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The Bridges at Toko-Ri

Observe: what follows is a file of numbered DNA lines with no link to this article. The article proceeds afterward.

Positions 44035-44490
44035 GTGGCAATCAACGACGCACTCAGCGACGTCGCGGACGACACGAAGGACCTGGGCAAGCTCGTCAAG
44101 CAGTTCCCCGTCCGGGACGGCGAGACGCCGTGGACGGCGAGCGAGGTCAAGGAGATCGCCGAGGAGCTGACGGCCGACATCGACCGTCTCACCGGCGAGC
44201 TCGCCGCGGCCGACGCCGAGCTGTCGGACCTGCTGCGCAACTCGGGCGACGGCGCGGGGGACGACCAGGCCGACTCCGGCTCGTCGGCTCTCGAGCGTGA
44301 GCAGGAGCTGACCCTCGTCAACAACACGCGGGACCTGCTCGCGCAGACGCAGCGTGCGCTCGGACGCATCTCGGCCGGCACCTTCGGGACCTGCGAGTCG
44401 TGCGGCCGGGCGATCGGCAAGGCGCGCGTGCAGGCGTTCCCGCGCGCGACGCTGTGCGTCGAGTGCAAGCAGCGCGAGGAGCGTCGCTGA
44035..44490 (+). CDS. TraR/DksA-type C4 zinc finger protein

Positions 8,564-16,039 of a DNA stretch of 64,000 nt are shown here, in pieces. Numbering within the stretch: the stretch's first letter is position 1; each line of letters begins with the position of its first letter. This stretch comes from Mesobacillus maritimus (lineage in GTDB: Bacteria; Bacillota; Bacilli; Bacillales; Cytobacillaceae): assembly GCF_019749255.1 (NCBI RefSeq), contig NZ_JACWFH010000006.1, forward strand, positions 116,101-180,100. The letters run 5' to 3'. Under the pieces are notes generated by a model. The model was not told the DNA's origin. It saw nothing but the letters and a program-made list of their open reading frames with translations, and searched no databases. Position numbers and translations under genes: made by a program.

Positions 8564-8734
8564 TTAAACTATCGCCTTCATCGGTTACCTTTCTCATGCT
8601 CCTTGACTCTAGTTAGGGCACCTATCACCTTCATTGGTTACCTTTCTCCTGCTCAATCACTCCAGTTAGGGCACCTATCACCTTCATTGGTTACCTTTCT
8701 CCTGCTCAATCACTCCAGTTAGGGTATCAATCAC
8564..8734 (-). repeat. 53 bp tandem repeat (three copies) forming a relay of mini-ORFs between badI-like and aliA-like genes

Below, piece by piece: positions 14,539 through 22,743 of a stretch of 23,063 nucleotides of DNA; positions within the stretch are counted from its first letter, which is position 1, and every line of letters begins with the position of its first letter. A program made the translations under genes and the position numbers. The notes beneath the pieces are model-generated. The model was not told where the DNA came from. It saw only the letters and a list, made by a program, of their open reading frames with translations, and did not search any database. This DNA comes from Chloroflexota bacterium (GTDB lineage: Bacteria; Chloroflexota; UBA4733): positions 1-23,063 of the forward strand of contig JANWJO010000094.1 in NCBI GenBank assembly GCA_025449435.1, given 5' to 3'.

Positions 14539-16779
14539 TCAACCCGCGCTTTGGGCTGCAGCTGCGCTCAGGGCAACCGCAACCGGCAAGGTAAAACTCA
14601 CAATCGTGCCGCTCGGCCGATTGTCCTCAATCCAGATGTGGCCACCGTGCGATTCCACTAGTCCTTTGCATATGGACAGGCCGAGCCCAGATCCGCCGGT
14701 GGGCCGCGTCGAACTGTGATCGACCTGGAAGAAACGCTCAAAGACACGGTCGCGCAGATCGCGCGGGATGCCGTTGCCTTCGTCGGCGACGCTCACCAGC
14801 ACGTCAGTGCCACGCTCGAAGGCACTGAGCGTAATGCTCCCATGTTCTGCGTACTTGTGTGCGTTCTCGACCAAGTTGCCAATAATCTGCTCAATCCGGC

The Bridges at Toko-Ri - James Albert Michener This is one of Michener's earlier works, written before he hit his stride. This isn't one of those "big picture" stories which follow a geographic area down through the ages. It is a much more focused work about a few Korean War era fighter pilots. The main storyline focuses on a mission to take out a strategic bridge in enemy territory. The characters aren't very memorable. What I found most interesting was the technical discussion about jet flight back in the 50's, and how the performance limitations of the early jet fighters affected air strategy. Fuel efficiency and capacity of Sabre jets was very limited, and in-air refueling had not been refined, so fighter range was quite small. Even in a very small country like Korea, flying a successful sortee depended on extremely judicious use of fuel. For comparison, consider that today's B2 bomber has a range of 6000+ miles, and has regularly flown missions non-stop to Kosovo from a home base in Missouri. B2 info link There is also a very good description of the unique challenges of carrier-based flight. Overall, this isn't a bad book, but Michener goes on to much bigger and better works later in his career: Hawaii and Chesapeake: A Novel, etc.